Faren Miller reviews Keith Donohue

The Motion of Puppets, Keith Donohue (Picador 978-1-250-05718-1, $26.00, 332pp, hc) October 2016.

Keith Donahue’s The Motion of Puppets opens with a bold statement from the heroine’s perspective: ‘‘She fell in love with a puppet.’’ Kay Harper loves the ancient thing – body ‘‘hewn from a single piece of poplar,’’ simple limbs designed for lost connections, ‘‘pierced at the hands and feet’’ – not just for its beauty and rarity but ‘‘because he could not be hers.’’ Note those dueling pronouns: what would be it to most observers is he for both the woman and (less ardently) for the author of this novel where some objects are very much alive. Keith Donohue’s modern take on old myths and fairy tales brings sentient puppets closer than Kay could ever imagine, when she becomes one herself.

Though the metamorphosis was unintended, and doesn’t lead to Ovidian antics, it’s still a kind of betrayal, since she leaves a bewildered human husband, Theo. Their viewpoints alternate throughout the braided plotlines. The marriage is still new enough that there should be a lingering sense of honeymoon for these American visitors to Québec City, Canada, where twentysomething acrobat Kay has come to take a small part in a local cirque’s performances while her husband (an academic in his thirties) works on a book translation. If the supernatural had not moved her beyond easy recovery – first in an Old Town toy shop that never seems to be open, then on the road and elsewhere – love might persist. Without melodrama, Donohue hints at a continuing commitment on both sides while they’re apart.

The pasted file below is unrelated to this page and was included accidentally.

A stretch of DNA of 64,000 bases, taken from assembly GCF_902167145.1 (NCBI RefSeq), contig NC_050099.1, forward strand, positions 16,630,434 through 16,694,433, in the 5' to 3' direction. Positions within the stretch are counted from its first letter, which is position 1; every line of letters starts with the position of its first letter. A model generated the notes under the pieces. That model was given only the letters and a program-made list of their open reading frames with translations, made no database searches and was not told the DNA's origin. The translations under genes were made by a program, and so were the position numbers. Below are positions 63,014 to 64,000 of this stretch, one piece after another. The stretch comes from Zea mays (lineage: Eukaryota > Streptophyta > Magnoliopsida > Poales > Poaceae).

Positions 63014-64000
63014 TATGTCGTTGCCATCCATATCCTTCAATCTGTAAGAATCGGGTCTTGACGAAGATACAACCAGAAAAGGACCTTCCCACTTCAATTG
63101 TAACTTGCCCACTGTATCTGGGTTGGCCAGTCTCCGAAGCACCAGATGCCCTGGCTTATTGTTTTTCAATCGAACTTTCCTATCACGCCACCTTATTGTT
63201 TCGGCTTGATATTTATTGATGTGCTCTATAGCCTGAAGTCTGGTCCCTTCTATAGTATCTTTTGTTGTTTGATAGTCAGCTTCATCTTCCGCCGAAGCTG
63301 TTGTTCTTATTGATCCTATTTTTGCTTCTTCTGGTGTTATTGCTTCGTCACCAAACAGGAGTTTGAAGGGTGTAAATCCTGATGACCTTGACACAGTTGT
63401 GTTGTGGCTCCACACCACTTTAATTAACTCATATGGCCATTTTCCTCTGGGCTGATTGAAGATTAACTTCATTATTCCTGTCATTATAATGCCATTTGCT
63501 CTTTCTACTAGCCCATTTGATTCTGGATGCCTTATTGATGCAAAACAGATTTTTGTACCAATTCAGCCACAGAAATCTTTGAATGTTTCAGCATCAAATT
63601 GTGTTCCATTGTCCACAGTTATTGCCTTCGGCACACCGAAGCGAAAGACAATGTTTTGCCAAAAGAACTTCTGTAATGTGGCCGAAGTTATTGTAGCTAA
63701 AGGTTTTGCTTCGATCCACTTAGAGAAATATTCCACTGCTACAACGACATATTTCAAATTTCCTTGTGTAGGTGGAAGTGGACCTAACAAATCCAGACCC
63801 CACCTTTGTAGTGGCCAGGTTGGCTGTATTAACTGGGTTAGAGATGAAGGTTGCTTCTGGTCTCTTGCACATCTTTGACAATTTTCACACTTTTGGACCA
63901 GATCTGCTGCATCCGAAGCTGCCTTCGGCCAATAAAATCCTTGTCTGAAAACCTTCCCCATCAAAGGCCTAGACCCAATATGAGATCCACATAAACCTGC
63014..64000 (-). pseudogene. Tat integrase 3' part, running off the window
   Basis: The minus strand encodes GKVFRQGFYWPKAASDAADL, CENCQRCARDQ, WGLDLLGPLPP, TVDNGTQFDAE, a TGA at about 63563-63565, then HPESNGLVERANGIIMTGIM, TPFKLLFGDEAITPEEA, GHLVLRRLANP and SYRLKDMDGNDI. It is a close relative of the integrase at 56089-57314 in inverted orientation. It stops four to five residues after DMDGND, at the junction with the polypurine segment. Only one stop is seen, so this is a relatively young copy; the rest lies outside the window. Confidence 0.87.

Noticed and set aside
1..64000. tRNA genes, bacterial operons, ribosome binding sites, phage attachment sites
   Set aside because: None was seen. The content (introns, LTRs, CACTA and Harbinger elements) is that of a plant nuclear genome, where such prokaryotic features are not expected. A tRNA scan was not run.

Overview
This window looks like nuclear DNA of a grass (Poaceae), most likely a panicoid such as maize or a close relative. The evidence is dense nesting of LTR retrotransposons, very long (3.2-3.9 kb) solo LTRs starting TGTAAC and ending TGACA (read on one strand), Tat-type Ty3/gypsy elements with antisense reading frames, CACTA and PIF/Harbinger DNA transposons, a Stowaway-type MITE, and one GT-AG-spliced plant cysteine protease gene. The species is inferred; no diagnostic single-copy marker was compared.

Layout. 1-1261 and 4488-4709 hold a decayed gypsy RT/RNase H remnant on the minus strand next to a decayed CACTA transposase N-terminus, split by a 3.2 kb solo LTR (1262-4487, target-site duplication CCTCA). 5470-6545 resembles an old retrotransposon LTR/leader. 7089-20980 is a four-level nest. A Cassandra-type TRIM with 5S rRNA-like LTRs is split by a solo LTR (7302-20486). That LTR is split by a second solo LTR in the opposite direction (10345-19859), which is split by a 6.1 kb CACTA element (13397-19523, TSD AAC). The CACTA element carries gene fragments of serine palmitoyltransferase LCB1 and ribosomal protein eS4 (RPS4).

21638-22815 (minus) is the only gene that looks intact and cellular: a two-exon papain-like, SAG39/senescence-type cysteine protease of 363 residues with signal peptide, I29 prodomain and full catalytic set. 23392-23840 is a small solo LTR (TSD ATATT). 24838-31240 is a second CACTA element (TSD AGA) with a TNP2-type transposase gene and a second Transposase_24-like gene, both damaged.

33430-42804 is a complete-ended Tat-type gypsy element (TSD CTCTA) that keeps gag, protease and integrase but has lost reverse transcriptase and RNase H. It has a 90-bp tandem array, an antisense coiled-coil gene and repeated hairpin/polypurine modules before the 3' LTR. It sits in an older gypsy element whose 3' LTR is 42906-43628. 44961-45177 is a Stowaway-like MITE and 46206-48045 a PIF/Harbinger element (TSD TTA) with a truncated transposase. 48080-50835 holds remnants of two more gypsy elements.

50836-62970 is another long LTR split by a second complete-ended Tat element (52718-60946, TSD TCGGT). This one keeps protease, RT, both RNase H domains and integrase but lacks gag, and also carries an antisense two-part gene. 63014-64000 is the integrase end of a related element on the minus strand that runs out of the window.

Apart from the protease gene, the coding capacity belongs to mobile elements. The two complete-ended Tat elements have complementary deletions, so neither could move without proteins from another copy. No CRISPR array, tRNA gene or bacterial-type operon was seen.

Her disappearance prompts an investigation by a pair of Canadian detectives, with Theo as the object of suspicion and sympathy, but there’s no hope of finding Kay just through stubborn searching. So he returns to his teaching job, uncertain of her fate and further troubled by the work he’s been translating: a biography of the early photographer Eadweard Muybridge. Unusual in many ways beyond the name, this was a genuine historic figure whose studies of movement in animals and humans give The Motion of Puppets its title and (as Donohue extends them to fantasy) some compelling images. But the episode in Muybridge’s life that torments Theo most deeply involves passion, betrayal and revenge: when his wife ran off with her lover, the photographer went after them… and killed the guy.

Puppets here range from humans transformed as Kay was, to iconic figures from myth and folktale, yet all have a human essence that persists even while the world seems to change. (Their reactions to a sudden drastic shift in size vividly show what it’s like to be one of them.) When two friends, a French-Canadian dwarf who worked for the cirque and a professor of myth and ancient cultures at Theo’s university, go with him on a belated quest to track her down, it’s a fascinating process that leads to a compelling conclusion. Touched by the ancient tragedy cited in lines from a poem that precedes the narrative, ‘‘Euridyce’’ by H.D., the book ends with words that might (unlike Pandora’s Box) offer us hope.

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